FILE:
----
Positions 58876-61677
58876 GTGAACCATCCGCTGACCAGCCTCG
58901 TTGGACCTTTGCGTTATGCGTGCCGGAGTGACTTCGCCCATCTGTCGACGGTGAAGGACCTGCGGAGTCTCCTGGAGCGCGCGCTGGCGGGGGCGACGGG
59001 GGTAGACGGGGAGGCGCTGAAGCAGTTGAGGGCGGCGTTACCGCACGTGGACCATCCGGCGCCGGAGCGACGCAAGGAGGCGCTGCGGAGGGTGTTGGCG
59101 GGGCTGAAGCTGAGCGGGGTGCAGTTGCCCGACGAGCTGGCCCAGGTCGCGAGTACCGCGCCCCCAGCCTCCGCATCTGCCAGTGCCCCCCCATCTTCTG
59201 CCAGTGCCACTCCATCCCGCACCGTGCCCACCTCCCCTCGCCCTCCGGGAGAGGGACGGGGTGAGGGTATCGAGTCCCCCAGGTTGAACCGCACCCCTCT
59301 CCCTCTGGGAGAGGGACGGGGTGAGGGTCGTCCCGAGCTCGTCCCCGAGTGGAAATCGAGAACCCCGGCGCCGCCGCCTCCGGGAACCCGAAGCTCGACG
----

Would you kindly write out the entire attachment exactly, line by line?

Positions 58876-61677
58876 GTGAACCATCCGCTGACCAGCCTCG
58901 TTGGACCTTTGCGTTATGCGTGCCGGAGTGACTTCGCCCATCTGTCGACGGTGAAGGACCTGCGGAGTCTCCTGGAGCGCGCGCTGGCGGGGGCGACGGG
59001 GGTAGACGGGGAGGCGCTGAAGCAGTTGAGGGCGGCGTTACCGCACGTGGACCATCCGGCGCCGGAGCGACGCAAGGAGGCGCTGCGGAGGGTGTTGGCG
59101 GGGCTGAAGCTGAGCGGGGTGCAGTTGCCCGACGAGCTGGCCCAGGTCGCGAGTACCGCGCCCCCAGCCTCCGCATCTGCCAGTGCCCCCCCATCTTCTG
59201 CCAGTGCCACTCCATCCCGCACCGTGCCCACCTCCCCTCGCCCTCCGGGAGAGGGACGGGGTGAGGGTATCGAGTCCCCCAGGTTGAACCGCACCCCTCT
59301 CCCTCTGGGAGAGGGACGGGGTGAGGGTCGTCCCGAGCTCGTCCCCGAGTGGAAATCGAGAACCCCGGCGCCGCCGCCTCCGGGAACCCGAAGCTCGACG